Stretching 1.2 kilometres from Port Vell in the south, to the iconic square Plaça Catalunya in the north, Las Ramblas splits the vibrant night-life of the Raval districts on one side and the city’s ancient Gothic quarter, on the other. There is plenty to do and see along Las Ramblas, with sights and activities that will appeal to every kind of tourist, from those looking for souvenirs and museums to seekers of the ‘real’ Barcelona. So, what are the most popular things to do in Las Ramblas for the intrepid explorer of Catalonia’s capital? Read on to find out.
For anyone keen to get a feel of Mediterranean street life and sample the colours, smells and tastes of the local cuisine, La Boqueria market is a must. Though not legally recognised until 1826, the marketplace goes right back to 1217 and is now packed with stalls selling fresh fruit and vegetables, local meats, cheeses and seafood. If you get tired of shopping and meandering the stalls, enjoy some of the best street food Barcelona has to offer or simply sip a glass of wine and watch the world go by.
One of Europe’s most important opera houses, the Gran Teatre del Liceu is a must-see for culture vultures, opera-lovers or anyone who appreciates beautiful architecture. Built in 1847, and designed by Miquel Garriga i Roca, the Liceu was Europe’s largest opera house and could seat up to 4,000 people. Destroyed by fire in 1861 and again in 1994, the Liceu has nevertheless been lovingly reconstructed and renovated to the original design. Why not take in a show, or join an organised tour of the building?
At Las Ramblas’ most southern point, winding north from the port, you’ll find the Museu de l’Erotica, paying something of a scholarly tribute to human sexuality. The museum does a wonderful job at representing the influence of eroticism on human culture and society since throughout history; from the Kama Sutra to erotic Japanese art, together with the most sensual works of Picasso and Dalí. It also opens onto beautiful gardens in which you can relax and enjoy a complimentary glass of Prosecco.
For those interested in a less risqué cultural experience, at the the southern end of Las Ramblas you’ll also find the Centre Arts Santa Mònica. Set in the beauty of a building that was originally the Santa Mònica Convent, an oasis of piety in a location that was once a hive of vice and avarice, the gallery’s mission is to exhibit contemporary art, with a leaning toward Catalan art in an international context. It hosts over 20 exhibitions a year and entrance is free.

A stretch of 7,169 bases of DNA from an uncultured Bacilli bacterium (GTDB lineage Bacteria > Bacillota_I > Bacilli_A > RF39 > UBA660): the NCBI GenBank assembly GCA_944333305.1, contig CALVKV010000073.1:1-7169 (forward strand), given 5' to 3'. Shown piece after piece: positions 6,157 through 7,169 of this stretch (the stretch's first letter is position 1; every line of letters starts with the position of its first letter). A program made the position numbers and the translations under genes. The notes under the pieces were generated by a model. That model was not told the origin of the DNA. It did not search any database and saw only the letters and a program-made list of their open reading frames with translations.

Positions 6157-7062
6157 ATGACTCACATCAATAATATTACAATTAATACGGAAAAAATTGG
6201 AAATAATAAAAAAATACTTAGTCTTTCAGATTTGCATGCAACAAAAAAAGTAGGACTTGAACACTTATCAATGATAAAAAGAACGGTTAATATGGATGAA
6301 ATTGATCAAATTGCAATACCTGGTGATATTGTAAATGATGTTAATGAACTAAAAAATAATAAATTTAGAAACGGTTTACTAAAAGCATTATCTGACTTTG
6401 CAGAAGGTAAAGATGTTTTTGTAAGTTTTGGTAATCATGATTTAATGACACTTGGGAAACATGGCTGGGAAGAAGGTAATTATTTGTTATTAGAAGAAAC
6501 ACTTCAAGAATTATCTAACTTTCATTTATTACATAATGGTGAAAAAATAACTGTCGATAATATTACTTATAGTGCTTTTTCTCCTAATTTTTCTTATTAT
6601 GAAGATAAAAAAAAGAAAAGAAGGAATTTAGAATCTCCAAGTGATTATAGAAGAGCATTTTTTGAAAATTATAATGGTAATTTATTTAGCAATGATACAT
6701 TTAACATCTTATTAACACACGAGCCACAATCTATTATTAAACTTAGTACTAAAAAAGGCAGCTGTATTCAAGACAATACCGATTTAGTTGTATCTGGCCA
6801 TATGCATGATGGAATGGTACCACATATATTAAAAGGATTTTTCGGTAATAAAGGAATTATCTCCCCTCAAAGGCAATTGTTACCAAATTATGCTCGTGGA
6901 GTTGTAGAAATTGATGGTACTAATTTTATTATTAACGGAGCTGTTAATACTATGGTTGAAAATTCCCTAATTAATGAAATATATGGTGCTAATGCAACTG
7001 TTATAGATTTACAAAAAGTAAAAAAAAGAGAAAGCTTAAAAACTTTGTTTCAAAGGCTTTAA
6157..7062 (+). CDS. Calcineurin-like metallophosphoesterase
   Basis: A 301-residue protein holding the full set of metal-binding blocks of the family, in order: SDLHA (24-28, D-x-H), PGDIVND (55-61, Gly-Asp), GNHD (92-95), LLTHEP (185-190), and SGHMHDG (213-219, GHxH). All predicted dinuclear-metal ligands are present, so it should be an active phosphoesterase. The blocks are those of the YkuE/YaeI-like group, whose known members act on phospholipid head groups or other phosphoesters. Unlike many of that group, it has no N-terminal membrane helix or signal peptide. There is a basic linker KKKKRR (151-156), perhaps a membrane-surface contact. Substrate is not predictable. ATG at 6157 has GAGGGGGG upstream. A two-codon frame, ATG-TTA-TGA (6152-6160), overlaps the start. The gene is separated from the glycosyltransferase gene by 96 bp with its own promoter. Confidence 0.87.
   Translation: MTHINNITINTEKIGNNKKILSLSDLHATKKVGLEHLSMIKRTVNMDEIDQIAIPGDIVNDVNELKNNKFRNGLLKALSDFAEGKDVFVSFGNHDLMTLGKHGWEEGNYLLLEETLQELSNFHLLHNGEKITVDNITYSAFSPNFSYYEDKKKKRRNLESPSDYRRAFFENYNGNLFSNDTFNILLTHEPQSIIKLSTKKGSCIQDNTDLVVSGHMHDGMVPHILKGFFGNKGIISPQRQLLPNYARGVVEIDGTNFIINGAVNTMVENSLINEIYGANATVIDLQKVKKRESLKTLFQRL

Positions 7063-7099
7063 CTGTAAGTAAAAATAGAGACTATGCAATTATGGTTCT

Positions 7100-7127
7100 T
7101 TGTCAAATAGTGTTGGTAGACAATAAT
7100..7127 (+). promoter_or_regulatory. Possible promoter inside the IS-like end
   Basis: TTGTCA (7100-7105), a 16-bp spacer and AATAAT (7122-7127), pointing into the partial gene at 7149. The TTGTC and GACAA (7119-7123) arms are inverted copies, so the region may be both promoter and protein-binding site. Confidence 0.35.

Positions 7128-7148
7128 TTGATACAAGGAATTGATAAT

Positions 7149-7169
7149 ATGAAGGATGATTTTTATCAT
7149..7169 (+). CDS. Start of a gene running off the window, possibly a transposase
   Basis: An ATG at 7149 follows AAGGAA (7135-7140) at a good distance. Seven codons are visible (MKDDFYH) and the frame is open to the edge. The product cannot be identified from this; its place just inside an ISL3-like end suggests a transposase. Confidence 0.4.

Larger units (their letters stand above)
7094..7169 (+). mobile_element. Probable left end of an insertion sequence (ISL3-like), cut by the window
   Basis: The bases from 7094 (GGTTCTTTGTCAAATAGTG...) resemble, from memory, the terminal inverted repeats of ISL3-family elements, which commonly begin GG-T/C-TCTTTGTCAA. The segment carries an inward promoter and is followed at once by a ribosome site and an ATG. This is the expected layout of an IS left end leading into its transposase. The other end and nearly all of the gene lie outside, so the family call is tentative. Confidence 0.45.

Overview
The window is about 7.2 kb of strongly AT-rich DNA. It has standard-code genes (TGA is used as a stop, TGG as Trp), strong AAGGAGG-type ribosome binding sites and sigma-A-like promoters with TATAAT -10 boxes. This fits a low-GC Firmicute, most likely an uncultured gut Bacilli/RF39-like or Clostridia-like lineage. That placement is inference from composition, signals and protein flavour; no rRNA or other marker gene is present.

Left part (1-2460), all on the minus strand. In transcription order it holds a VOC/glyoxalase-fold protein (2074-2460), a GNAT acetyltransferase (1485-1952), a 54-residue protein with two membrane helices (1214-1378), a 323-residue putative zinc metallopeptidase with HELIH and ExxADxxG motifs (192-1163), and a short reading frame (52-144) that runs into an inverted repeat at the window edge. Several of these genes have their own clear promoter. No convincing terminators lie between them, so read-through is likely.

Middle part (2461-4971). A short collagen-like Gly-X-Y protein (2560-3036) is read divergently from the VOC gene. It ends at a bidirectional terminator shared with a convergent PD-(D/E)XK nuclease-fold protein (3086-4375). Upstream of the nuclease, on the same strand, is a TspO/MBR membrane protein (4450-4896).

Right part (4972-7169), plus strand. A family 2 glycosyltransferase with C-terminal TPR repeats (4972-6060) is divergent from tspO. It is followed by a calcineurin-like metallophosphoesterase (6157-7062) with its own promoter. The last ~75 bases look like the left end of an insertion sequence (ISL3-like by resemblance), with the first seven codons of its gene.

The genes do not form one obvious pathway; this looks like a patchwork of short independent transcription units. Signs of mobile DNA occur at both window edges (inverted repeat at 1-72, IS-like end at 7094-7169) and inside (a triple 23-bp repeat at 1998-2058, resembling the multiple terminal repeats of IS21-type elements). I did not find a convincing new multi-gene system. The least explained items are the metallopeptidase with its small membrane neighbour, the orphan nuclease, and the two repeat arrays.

If you are on Las Ramblas near the port, you can’t miss The Pla de l’Os Mosaic, a mosaic created by Joan Miró to welcome visitors arriving by sea. The circular mosaic represents the cosmos and was installed in Las Ramblas in 1976. Miró wasn’t concerned that people would walk over his work. Thousands of people trample the Pla de l’Os mosaic every day, many of them unaware that they are walking over a mosaic designed by one of Barcelona’s most famous surrealists.
For foodies and the generally curious, the Jamón Experience is not to be missed. Right opposite La Boqueria, at the Jamón Experience you can sample six of the region’s finest varieties of jamón (ham), enjoy a glass or wine, beer or a soft drink and immerse yourself in an audio-visual tour and interactive exhibition, devised by celebrated local architect Dani Freixas. You’ll leave with an impressive knowledge of the processes and methodology behind the Iberian Peninsula’s finest jamóns.
Organised bike tours tend to miss out Las Ramblas due to the sheer volume of pedestrians on the street, but there are a number of locations in and around the street when you can begin a bike tour or hire your own transport. Barcelona is one of the most cycle-friendly cities in the world, with over 150 km of bicycle lanes and there is no better way to see as much of the city as possible than setting off from Las Ramblas on a bike.
Discovering Las Ramblas on your own is great, there is plenty to explore. However, you can also join an organised walking tour of this vibrant street. A local guide will help you discover hidden details and lesser-known locations, as well as provide fascinating insight into the history of the street and the characters and buildings that have helped shape its story. You will see Las Ramblas in a whole new light!
Las Ramblas is famous for its human statues which line its length in an extraordinary variety of creative guises and forms, representing everything from historical figures from Barcelona, Catalonia and Spain, to robots and cartoon characters. Some remain as still as statues, while others throw in a few tricks and surprises to entertain the tourists and add to the carnival atmosphere of Las Ramblas.
This lively square, at the far end of Las Ramblas, is the very heart of Barcelona. A favourite meeting point, it’s also the geographical space that separates the districts of Ciutat Vella and the Eixample. Not only steeped in history and teeming with people, the Plaça de Catalunya is home to some of Barcelona’s most luxurious hotels and bars. If you’re in the mood for shopping, you can easily spend a couple of hours browsing El Corte Inglés. Spanish for ‘The English Court’, this upmarket department store is Spain’s answer to Harrods and the perfect place to do a little holiday shopping, browsing or people-watching. A must-visit for a shopaholics or a refuge for those rare rainy days in Barcelona.
There is so much to see and do in Barcelona, but no trip is complete without a stroll along its most famous boulevard. Exploring the street is a great way to begin your adventure in Barcelona, and we hope you enjoy some of our top ten tips things to do in Las Ramblas. Wishing you a good trip!